When we get so fixated on who gets down the prescribed path fastest, we forget to celebrate the things that can make a more interesting path. We could easily miss the Bode Millers who are willing to take a risk at the Junior Olympics and race on a recreational ski for his biggest competition of the year; the Warner Nickersons who built enough chops through college to race  World Cup after graduation, before that was a thing; the Paula Moltzans who took a step back and didn’t ski at all for two summers while racing college; the Ryan Cochran Siegles who skipped spring ski camps, and “critical’ on snow days to play baseball his senior year of high school. How many skiers like them have we missed or lost because their paths didn’t match the ideal?

This is an unprecedented year and we’ll need to make unprecedented efforts to keep kids in the game. We need to encourage them to look beyond the inequities of the moment and towards the long-term benefits that can come from this departure from the ski racing as we know it. We can walk the talk on the value of long term athletic development by looking for ways to keep the door open, and leave the light on for as many athletes as we can.

By next year, if and when things get back to “normal” we will no doubt have learned that there are many ways to progress in ski racing. Let’s lean in to them and celebrate them all.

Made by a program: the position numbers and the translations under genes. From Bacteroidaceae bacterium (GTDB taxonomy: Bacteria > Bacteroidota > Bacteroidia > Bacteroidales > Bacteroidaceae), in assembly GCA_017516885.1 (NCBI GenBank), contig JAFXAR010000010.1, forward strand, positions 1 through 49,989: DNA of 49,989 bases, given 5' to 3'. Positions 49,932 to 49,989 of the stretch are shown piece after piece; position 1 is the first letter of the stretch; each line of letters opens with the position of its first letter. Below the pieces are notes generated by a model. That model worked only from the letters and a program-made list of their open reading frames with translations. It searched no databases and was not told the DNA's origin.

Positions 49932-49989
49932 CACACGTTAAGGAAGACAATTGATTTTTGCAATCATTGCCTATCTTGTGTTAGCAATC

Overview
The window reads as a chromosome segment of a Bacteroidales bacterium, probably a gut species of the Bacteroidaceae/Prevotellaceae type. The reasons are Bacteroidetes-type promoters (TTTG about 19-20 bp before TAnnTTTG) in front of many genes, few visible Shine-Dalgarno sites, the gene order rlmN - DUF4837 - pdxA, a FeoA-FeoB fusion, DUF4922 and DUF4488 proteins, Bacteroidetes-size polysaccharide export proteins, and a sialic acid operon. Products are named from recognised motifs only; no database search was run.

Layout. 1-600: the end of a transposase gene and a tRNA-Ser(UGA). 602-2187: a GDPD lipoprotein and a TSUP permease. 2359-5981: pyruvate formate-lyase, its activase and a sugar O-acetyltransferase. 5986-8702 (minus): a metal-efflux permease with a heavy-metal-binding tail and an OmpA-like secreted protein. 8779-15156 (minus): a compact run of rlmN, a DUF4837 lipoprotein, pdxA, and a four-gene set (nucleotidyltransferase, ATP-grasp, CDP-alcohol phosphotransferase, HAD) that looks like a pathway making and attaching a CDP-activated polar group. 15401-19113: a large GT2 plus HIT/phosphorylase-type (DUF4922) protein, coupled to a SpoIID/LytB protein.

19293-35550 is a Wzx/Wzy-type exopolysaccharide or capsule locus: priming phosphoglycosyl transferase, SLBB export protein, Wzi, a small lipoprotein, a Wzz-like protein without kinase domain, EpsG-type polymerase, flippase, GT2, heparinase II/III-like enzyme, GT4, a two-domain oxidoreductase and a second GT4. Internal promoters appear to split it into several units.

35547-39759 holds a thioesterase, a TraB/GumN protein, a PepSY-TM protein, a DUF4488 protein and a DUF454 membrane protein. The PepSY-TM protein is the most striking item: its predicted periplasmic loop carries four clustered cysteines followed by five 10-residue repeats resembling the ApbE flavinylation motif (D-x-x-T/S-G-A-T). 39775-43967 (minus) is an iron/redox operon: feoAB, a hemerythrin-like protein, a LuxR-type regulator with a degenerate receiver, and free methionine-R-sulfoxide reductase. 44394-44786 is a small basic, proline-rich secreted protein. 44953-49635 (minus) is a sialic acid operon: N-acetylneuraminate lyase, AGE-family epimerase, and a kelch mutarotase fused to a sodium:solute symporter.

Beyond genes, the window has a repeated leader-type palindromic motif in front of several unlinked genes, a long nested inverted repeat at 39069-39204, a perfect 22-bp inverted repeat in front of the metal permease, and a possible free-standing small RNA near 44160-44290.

6 thoughts on “Defying Gravity”

    • Thanks for reading Hilary and I hope you find a lot of bright spots in this wacky year. It’s different at least!

  1. Hi Edie,
    I love this article because it recognizes the racers who absolutely love skiing and racing , but who are not able to follow the proscribed path on account of lack money or opportunity.

    My coach Dave McCoy, who helped me get on the US World cup ski team, often told me, “ You are good because you absolutely love the sport.”
    Lee Hall Delfausse author “ Snow Sanctuary”

    • Thanks for reading Lee and I’m glad you liked it. How lucky you were to be coached by Dave McCoy! I just read Robin Morning’s book about Dave and Roma “For the Love of It,” and it made me wish I could go back in time to be part of that scene. I hope you are able to get some kind of ski season (or at least enjoy the snow) wherever you are.

  2. Edie, you nailed it… !! So many truths in there… and so many ways to review and renew our opinions ! Thanks !

    • Thanks for reading and for chiming in Ruben! I hope things are good in Sun Valley and you all are making the most of quality time close to home!